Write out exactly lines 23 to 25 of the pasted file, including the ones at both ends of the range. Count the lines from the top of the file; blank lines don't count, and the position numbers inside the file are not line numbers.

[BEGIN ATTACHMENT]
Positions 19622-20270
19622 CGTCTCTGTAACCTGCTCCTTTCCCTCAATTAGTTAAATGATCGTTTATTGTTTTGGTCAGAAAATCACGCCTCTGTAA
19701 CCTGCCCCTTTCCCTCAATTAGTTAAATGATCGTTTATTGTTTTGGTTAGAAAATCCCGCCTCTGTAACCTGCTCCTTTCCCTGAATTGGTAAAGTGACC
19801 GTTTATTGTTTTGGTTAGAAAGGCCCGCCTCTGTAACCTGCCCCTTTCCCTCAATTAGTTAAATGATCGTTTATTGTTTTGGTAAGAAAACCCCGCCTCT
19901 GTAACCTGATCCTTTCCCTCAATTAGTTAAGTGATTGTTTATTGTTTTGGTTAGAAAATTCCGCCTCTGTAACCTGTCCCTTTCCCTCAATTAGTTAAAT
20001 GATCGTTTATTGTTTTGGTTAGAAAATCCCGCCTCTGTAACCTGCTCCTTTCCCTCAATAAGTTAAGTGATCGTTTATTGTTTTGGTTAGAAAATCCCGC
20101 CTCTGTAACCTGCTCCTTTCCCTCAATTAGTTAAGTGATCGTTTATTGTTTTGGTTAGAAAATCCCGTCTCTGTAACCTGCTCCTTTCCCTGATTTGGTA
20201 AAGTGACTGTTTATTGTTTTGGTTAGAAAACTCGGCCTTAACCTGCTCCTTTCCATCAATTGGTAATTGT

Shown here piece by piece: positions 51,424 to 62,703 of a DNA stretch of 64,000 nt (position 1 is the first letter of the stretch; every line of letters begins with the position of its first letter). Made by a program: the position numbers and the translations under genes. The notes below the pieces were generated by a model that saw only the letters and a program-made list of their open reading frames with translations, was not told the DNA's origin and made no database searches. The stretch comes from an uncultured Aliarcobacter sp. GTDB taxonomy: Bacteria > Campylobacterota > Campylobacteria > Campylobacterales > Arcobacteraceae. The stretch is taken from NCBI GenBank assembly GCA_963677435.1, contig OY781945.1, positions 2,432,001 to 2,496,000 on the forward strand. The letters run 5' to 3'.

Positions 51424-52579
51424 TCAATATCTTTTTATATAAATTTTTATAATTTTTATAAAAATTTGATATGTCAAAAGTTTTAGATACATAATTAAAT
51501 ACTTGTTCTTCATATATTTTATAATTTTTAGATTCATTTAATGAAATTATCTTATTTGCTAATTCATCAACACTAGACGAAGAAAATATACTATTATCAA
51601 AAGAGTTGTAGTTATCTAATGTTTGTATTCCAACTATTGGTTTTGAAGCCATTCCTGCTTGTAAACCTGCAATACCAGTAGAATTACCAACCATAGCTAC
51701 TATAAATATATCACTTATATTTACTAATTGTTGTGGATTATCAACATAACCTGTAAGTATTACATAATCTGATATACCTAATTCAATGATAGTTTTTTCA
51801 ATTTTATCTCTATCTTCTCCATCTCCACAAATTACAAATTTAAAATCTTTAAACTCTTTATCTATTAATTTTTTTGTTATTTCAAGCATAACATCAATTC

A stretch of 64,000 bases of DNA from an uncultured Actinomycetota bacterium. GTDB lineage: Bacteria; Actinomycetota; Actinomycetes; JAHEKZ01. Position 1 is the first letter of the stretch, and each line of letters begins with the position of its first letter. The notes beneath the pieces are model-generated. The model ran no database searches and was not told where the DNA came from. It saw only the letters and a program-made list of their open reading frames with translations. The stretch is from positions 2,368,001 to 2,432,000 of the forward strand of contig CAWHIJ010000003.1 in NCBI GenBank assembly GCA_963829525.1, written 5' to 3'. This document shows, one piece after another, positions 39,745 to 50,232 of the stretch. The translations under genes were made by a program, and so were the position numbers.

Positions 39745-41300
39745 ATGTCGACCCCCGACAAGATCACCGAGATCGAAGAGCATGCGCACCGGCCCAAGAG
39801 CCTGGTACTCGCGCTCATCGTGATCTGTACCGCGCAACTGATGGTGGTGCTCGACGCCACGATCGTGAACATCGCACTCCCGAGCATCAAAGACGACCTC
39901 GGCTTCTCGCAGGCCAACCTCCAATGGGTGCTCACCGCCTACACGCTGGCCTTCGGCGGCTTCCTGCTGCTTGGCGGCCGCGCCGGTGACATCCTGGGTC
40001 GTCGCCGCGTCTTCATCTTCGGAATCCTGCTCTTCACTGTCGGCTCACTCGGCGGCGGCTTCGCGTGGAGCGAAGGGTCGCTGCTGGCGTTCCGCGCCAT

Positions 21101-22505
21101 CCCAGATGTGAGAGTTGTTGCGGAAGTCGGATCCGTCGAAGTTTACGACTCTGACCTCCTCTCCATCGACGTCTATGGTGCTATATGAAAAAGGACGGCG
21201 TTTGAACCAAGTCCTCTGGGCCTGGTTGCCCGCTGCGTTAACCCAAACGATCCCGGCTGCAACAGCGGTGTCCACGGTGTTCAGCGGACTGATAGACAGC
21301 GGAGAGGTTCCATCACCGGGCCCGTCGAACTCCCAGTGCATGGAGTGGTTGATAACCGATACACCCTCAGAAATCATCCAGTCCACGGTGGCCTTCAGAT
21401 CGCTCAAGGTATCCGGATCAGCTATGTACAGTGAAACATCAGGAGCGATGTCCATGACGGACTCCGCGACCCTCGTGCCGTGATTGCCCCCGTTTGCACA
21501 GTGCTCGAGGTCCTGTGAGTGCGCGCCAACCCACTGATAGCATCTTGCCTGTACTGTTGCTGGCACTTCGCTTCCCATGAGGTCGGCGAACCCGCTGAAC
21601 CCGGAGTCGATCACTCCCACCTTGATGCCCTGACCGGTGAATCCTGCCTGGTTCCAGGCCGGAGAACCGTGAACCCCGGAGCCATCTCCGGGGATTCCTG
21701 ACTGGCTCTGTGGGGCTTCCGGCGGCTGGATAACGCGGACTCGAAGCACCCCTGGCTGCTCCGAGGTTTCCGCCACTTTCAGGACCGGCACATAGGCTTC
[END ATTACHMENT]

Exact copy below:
21101 CCCAGATGTGAGAGTTGTTGCGGAAGTCGGATCCGTCGAAGTTTACGACTCTGACCTCCTCTCCATCGACGTCTATGGTGCTATATGAAAAAGGACGGCG
21201 TTTGAACCAAGTCCTCTGGGCCTGGTTGCCCGCTGCGTTAACCCAAACGATCCCGGCTGCAACAGCGGTGTCCACGGTGTTCAGCGGACTGATAGACAGC
21301 GGAGAGGTTCCATCACCGGGCCCGTCGAACTCCCAGTGCATGGAGTGGTTGATAACCGATACACCCTCAGAAATCATCCAGTCCACGGTGGCCTTCAGAT